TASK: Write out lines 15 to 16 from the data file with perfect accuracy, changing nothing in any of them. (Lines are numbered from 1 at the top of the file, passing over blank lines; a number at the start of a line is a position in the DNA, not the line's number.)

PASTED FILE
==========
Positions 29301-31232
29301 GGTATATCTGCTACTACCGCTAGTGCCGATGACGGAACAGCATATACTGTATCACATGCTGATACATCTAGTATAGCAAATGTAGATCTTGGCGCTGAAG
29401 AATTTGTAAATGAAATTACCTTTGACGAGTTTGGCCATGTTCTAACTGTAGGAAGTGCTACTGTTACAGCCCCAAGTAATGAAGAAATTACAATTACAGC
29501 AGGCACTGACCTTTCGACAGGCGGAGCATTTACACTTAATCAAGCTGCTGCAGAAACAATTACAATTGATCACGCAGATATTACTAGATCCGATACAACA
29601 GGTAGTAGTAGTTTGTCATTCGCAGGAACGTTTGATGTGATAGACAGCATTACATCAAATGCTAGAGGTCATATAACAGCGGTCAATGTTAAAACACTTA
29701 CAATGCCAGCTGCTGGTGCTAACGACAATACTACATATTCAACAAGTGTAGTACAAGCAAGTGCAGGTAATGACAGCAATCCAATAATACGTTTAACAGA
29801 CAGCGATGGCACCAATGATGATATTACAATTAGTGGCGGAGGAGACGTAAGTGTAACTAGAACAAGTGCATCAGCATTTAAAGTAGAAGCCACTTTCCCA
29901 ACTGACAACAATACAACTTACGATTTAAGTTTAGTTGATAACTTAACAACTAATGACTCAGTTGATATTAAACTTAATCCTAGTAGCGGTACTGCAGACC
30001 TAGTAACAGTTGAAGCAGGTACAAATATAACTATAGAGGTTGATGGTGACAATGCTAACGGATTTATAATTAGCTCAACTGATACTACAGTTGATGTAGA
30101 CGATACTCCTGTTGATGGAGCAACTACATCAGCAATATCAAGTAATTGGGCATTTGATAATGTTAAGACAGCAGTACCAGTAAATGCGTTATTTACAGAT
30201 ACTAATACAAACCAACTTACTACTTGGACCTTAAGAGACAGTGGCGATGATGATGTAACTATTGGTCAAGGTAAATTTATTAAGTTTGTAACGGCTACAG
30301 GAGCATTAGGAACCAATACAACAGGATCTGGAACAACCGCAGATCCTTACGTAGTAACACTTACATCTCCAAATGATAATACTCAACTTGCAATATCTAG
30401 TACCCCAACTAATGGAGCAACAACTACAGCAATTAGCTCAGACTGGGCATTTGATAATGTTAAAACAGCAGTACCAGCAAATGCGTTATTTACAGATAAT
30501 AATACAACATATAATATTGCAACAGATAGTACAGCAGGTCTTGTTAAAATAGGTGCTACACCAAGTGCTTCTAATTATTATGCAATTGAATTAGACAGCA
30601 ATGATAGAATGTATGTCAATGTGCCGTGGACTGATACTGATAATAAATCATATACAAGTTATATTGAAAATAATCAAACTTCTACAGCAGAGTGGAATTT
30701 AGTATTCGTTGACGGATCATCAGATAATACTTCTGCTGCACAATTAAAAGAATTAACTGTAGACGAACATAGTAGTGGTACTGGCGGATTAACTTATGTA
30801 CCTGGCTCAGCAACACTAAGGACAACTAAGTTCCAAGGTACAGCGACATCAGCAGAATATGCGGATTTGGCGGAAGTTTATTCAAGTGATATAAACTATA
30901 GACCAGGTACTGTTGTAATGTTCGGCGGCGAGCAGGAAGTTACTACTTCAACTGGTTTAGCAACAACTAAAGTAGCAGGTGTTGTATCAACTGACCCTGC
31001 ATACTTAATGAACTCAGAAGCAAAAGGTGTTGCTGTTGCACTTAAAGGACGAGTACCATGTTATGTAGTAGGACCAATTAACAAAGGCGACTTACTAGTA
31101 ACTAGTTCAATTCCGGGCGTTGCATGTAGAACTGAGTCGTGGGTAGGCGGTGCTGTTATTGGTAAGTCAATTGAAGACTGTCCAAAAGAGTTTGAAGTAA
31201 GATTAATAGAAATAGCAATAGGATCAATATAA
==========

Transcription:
30601 ATGATAGAATGTATGTCAATGTGCCGTGGACTGATACTGATAATAAATCATATACAAGTTATATTGAAAATAATCAAACTTCTACAGCAGAGTGGAATTT
30701 AGTATTCGTTGACGGATCATCAGATAATACTTCTGCTGCACAATTAAAAGAATTAACTGTAGACGAACATAGTAGTGGTACTGGCGGATTAACTTATGTA